For homeowners in heating climates, a cool roof can be a good energy-saving option. Architect Linda Reeder outlines the reasons to consider a cool roof — largely, to save on cooling costs — and describes the way cool roofs work. Tile, metal, and asphalt all can be good cool-roof materials. Cool roofs aren’t foolproof; they can be prone to mold growth in hot, humid climates. Also, they may cost a little more than a traditional roof, depending on the roofing material you choose.
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In Vermont we sometimes do "cold roofs" which are meant to prevent ice dams at the eaves. On an addition to my home I laid 1x3 t&g roughsawn spruce over recycled antique handhewn rafters. Over this went a 6 mil vapor barrier. O top of each rafter I put a 2x6 on edge and carefully fitted rigid foam insulation panels between these rafter extensions, leaving an inch of air space above the foam. One inch rough sawn boards sheathed the roof with recycled roof slates above. The eaves and ridge are vented. While the R value of the roof is not up to current standards, I have never seen an ice dams on this roof.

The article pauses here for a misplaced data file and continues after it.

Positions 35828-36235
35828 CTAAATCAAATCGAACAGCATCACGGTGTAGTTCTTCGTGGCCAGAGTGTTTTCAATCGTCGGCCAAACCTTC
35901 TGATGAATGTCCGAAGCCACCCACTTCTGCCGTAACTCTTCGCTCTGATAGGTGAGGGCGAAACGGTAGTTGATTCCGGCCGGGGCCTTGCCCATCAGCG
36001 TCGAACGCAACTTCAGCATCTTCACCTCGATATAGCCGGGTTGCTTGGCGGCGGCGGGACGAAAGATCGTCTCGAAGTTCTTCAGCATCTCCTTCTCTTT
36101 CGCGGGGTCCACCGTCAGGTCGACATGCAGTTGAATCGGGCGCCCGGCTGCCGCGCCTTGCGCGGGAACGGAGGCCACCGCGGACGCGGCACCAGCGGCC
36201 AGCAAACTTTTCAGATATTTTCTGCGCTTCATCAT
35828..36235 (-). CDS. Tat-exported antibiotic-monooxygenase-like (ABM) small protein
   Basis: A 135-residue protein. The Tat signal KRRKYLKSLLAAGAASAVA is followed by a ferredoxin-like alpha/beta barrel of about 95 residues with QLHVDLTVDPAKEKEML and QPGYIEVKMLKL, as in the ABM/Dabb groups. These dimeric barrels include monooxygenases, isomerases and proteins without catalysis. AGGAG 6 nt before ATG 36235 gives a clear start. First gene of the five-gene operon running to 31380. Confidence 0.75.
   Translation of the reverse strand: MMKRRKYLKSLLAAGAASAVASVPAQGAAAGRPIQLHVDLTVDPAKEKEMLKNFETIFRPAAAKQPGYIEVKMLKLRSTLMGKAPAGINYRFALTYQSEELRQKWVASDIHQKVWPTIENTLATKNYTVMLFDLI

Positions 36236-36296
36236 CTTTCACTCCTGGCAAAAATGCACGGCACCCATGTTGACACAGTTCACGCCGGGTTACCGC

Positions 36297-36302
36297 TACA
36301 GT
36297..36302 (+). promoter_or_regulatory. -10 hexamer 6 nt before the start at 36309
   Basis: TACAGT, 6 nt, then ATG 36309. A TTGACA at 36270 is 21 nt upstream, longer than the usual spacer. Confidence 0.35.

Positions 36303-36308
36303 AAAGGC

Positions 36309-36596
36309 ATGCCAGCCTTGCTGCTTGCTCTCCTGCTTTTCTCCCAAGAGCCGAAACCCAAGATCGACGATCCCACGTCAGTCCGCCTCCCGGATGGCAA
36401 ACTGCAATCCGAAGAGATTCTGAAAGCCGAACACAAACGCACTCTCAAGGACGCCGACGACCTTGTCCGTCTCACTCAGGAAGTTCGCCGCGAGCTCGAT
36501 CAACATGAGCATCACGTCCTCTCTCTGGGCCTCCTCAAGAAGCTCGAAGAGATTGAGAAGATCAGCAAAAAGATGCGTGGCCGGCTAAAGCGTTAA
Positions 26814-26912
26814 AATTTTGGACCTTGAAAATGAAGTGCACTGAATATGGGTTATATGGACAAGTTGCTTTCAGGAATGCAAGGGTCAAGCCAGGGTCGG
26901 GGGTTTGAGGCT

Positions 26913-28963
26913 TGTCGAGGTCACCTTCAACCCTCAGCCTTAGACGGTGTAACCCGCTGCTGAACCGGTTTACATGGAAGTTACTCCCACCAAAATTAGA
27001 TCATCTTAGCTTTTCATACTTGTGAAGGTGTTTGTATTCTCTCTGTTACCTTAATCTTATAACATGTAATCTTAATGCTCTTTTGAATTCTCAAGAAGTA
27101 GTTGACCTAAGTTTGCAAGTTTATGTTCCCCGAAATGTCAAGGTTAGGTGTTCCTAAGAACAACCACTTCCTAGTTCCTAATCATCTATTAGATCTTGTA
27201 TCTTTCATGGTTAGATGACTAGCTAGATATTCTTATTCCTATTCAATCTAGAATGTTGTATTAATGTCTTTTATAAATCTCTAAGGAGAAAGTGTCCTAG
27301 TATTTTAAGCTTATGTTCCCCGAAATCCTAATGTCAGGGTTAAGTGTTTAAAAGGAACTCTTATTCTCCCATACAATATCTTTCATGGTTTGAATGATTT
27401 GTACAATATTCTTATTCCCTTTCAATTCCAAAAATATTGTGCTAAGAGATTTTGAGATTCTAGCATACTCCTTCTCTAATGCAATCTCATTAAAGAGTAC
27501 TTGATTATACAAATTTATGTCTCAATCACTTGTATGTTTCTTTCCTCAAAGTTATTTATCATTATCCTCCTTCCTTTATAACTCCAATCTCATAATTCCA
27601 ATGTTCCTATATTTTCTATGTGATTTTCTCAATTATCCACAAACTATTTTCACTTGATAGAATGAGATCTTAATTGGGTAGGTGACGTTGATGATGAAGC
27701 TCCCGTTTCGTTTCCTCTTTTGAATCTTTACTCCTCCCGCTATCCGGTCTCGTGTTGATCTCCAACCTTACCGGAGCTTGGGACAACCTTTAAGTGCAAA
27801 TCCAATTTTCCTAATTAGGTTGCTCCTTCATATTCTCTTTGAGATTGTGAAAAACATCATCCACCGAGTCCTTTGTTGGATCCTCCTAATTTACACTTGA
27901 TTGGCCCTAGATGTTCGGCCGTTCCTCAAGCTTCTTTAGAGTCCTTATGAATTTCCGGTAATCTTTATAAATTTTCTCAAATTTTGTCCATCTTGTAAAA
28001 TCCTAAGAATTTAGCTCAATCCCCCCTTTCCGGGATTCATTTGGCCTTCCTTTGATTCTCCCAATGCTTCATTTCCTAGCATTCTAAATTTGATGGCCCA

39 years in Key West FL has proved to me that emmissivity is just as important as reflectivity. An unpainted galvalume metal roof in the summer gets much too hot to touch, while you can lay naked on the same roof painted white. Ever heard the saying "cat on a hot tin roof"? And calling asphalt shingles with white sprinkles on them a cool roof material, well it just makes me hot. Nothing beats white metal over an air space and adequate insulation.